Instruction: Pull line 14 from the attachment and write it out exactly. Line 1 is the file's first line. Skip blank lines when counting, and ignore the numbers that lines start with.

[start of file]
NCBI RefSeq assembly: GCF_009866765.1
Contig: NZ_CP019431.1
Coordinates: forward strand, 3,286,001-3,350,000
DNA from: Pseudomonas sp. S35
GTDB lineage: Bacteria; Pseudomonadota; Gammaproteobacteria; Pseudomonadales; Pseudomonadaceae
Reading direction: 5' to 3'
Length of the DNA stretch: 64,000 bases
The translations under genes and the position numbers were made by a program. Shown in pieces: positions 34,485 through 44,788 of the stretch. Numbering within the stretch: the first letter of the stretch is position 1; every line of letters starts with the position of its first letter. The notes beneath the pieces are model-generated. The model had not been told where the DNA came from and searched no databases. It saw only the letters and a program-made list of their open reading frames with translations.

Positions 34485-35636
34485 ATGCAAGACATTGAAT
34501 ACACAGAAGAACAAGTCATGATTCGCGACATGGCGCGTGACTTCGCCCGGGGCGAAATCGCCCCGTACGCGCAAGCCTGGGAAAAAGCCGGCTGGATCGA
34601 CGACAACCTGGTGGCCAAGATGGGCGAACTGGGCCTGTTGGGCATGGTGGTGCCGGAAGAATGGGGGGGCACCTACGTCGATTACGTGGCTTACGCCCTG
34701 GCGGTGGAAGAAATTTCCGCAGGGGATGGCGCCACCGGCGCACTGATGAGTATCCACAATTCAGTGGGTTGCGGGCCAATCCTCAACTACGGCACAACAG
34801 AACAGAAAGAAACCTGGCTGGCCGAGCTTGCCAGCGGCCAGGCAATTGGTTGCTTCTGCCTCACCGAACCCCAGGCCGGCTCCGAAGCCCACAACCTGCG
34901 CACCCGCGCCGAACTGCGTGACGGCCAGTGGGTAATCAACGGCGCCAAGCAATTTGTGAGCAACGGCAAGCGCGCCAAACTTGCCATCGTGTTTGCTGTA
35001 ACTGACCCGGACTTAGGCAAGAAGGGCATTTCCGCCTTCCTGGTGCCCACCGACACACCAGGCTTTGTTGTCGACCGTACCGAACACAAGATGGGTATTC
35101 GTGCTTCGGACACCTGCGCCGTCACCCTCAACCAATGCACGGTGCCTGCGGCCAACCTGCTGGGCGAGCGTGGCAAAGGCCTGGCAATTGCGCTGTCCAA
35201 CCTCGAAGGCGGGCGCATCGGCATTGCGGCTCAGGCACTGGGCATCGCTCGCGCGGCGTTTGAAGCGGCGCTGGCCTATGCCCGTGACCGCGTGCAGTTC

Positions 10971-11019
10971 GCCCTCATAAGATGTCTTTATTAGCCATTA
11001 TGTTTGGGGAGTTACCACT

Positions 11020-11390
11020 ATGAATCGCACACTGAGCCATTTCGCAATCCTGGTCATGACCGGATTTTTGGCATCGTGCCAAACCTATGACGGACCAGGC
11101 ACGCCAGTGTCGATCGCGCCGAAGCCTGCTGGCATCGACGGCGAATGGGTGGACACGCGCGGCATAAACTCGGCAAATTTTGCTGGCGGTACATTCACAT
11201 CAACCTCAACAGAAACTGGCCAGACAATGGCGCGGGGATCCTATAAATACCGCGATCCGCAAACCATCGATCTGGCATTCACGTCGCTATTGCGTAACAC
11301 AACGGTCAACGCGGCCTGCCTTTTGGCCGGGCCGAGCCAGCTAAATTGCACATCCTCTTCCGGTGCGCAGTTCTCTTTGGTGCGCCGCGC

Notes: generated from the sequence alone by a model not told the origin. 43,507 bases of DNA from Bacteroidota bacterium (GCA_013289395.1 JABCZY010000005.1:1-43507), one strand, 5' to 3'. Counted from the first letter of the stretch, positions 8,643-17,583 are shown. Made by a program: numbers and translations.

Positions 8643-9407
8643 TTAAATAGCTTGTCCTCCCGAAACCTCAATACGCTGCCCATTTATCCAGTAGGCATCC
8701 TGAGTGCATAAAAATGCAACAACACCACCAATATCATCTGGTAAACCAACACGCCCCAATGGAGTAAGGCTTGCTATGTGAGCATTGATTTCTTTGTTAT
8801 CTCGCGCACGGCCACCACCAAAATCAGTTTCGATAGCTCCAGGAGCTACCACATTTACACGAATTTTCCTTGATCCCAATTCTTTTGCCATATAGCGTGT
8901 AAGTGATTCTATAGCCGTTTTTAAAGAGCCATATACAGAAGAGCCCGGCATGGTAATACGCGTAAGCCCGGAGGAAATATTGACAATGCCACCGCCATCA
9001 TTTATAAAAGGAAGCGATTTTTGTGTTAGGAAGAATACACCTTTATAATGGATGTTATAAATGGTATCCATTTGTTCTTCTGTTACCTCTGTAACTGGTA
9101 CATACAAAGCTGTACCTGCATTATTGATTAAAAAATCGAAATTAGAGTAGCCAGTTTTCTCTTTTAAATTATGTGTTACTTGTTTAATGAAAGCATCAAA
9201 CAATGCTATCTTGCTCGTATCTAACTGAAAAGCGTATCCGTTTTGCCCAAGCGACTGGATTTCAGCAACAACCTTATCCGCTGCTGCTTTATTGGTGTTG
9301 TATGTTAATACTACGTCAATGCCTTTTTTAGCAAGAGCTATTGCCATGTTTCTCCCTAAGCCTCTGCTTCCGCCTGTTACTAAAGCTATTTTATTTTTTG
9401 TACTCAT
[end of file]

34801 AACAGAAAGAAACCTGGCTGGCCGAGCTTGCCAGCGGCCAGGCAATTGGTTGCTTCTGCCTCACCGAACCCCAGGCCGGCTCCGAAGCCCACAACCTGCG